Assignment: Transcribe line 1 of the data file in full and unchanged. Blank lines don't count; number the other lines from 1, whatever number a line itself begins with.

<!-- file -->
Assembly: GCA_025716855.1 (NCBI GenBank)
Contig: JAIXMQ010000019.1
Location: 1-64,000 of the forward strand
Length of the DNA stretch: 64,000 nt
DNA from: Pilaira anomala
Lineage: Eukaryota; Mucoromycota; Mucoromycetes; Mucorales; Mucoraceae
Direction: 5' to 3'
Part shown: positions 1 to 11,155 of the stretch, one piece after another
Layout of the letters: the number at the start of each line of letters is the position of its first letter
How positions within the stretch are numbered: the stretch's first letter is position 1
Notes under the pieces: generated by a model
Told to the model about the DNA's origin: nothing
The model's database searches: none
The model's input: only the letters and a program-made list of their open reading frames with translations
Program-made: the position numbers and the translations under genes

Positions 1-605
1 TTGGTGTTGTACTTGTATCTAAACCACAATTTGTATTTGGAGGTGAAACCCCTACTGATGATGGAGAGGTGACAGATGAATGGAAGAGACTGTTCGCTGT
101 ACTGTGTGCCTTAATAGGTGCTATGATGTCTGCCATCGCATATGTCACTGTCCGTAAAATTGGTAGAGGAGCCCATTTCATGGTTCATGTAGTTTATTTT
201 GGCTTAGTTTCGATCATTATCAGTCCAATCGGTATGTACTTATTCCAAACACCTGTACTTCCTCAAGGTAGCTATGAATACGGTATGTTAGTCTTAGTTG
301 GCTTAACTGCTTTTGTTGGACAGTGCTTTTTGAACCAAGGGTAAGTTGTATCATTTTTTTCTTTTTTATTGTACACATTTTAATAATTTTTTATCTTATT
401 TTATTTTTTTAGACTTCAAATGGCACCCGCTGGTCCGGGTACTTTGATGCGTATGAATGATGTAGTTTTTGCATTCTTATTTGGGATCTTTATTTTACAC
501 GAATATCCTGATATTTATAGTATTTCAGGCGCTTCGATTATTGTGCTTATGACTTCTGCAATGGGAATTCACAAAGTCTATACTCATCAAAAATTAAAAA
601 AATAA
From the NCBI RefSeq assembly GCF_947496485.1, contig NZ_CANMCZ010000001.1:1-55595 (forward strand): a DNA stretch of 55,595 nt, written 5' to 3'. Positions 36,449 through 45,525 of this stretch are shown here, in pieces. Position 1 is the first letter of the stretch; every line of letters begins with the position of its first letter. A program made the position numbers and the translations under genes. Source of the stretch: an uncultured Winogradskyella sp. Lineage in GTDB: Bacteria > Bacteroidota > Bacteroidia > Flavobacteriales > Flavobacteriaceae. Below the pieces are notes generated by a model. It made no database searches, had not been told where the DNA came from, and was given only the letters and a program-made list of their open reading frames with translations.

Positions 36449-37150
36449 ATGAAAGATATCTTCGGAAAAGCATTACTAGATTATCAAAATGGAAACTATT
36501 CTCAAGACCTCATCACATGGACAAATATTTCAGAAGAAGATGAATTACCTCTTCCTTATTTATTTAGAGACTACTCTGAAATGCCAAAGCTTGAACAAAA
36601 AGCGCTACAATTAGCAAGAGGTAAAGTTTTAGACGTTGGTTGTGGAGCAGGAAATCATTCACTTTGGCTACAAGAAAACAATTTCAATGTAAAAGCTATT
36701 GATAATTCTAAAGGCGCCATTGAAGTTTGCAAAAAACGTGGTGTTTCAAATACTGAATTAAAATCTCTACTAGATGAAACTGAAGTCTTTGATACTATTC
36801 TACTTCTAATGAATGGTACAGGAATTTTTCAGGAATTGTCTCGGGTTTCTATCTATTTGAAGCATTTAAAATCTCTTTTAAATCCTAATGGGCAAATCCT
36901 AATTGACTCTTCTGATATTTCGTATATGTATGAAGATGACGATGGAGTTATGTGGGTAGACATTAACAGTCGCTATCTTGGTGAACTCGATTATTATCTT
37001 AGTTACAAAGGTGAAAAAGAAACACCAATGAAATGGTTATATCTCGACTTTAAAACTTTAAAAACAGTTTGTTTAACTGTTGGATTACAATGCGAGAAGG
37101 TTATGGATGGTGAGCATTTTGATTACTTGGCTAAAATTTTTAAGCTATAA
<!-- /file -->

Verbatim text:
Assembly: GCA_025716855.1 (NCBI GenBank)